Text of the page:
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Striking a Balance – Activism and the Workplace

11 October 2019 #Employee relations

In the wake of September’s Global Climate Strike, protests previously confined to the personal sphere are now spilling over onto the streets and taking place during the working day.

This article considers the legal position of employees who participate in this kind of activism, with a view to helping organisations take a considered approach to their response.

Legal protection during strikes

Normally, taking a day off work without permission would be a disciplinary matter. However, participants in lawful strikes have some immunity.

In UK law, a strike is “a concerted stoppage of work” by 2 or more workers, which is only lawful if it is a “dispute between workers and their employer” about their employment and the balloting requirements have been met.

There is therefore no legal protection against disciplinary action or dismissal for employees who take unauthorised time off to demonstrate about broader political issues. However, organisations would also want to consider the wider implications of disciplinary action, such as impact on employee morale or reputational consequences.

Legal protection for beliefs

“Philosophical beliefs” are protected under the Equality Act 2010 but the case law demonstrates that this threshold can be difficult to meet.

In Grainger v Nicholson, it was held that climate change can be a philosophical belief but must be a “weighty and substantial aspect of human life and behaviour” and have “a certain level of cogency, seriousness, cohesion and importance”. Mr Nicholson demonstrated this degree of commitment and consistency in following his beliefs, but the bar is high. It is also just the first part of establishing a claim, which would need to show discrimination and detriment.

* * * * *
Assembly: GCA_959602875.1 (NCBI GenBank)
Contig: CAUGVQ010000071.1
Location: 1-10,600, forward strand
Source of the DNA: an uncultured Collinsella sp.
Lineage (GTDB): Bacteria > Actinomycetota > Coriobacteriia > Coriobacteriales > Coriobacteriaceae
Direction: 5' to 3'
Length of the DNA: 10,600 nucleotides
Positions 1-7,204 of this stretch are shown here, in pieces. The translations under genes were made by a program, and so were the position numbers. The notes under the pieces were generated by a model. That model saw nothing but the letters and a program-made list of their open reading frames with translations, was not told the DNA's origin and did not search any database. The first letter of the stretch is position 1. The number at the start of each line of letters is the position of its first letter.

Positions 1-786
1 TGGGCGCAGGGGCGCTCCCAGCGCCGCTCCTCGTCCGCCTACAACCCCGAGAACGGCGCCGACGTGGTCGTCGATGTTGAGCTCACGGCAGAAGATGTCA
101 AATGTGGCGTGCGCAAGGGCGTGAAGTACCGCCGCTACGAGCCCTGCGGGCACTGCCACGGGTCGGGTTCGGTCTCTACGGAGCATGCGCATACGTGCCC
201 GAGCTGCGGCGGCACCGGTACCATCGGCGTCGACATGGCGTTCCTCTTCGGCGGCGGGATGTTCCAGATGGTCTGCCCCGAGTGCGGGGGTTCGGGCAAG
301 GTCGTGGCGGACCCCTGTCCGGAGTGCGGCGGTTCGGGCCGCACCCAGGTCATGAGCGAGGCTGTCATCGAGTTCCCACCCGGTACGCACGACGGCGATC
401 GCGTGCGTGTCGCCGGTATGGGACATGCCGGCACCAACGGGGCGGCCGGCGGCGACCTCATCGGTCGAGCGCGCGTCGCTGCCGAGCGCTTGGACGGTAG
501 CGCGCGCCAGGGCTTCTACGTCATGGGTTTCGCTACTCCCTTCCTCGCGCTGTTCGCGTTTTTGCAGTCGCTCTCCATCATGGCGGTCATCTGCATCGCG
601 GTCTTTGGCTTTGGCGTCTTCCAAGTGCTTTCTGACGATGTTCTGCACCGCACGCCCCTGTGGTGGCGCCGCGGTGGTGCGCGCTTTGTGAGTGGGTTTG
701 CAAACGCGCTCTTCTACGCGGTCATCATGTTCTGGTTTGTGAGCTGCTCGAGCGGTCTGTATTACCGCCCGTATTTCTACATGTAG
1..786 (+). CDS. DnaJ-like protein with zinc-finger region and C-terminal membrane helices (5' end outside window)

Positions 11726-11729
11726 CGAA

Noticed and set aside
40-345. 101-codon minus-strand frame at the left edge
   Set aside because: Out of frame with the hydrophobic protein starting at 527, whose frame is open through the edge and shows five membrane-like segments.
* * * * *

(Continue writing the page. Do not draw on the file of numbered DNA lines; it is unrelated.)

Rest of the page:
Taking leave

In the run up to the Global Climate Strike, some employers were vocal about their intention to support employees’ ability to take part in the protests.

However, organisations do need to think carefully before granting requests from an employee to take unpaid time off for a public protest. Organisations need to consider whether they wish to be reviewed as condoning, or even supporting, the protest in question – which some employers do, as this may fit the organisation’s own ethos. Nevertheless, making this kind of allowance may lead to employee relations problems if the organisation later decides not to permit unpaid leave to participate in political protests of a different type.

Employees who call in sick having had leave requests refused can expect to face disciplinary action. However, if an employee calls in sick on an individual day without having previously requested to take the day off, the organisation is only likely to know about it if they tell colleagues they were at the protest.

Some employees may opt to book annual leave to attend events of this nature, and there will be no reason for employers to refuse such requests, as long as they are made in accordance with the employer’s usual practices.

Actions during employee’s own time

If employees are authorised to have time off work to take part in a protest, whether as annual leave or unpaid leave, does this raise problems for employers?

Employers generally cannot police how this time is used. There may be relevant clauses in an employee’s employment contract or in non-contractual policies that address how the employer will view and/or manage behaviour outside of work that has an impact on the organisation’s reputation.

However, to the extent that any behaviour is entirely unconnected to the employer and does not damage the employer’s reputation, employers are not entitled to interfere – doing so could even amount to a breach of employees’ rights, such as the right to freedom of expression and freedom of assembly and association.


The issues drawing protestors to the streets are complex, and there are no simple answers to the question of how organisations should respond. However, by knowing the law and communicating clearly with employees about what is expected of them, organisations will have a better chance of finding a way forward.

One way could be to canvass the views of employees in order to identify other actions that also demonstrate solidarity. For environmental issues, this could be achieved by the organisation scrutinising and improving its own sustainability credentials. Other options implemented by some organisations have included internal events and fundraising to coincide with landmark dates.

This information is for guidance purposes only and should not be regarded as a substitute for taking professional and legal advice. Please refer to the full General Notices on our website.


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Liz Bradley

Liz Bradley

E: lbradley@clarkslegal.com
T: 0118 960 4638
M: 077 757 42501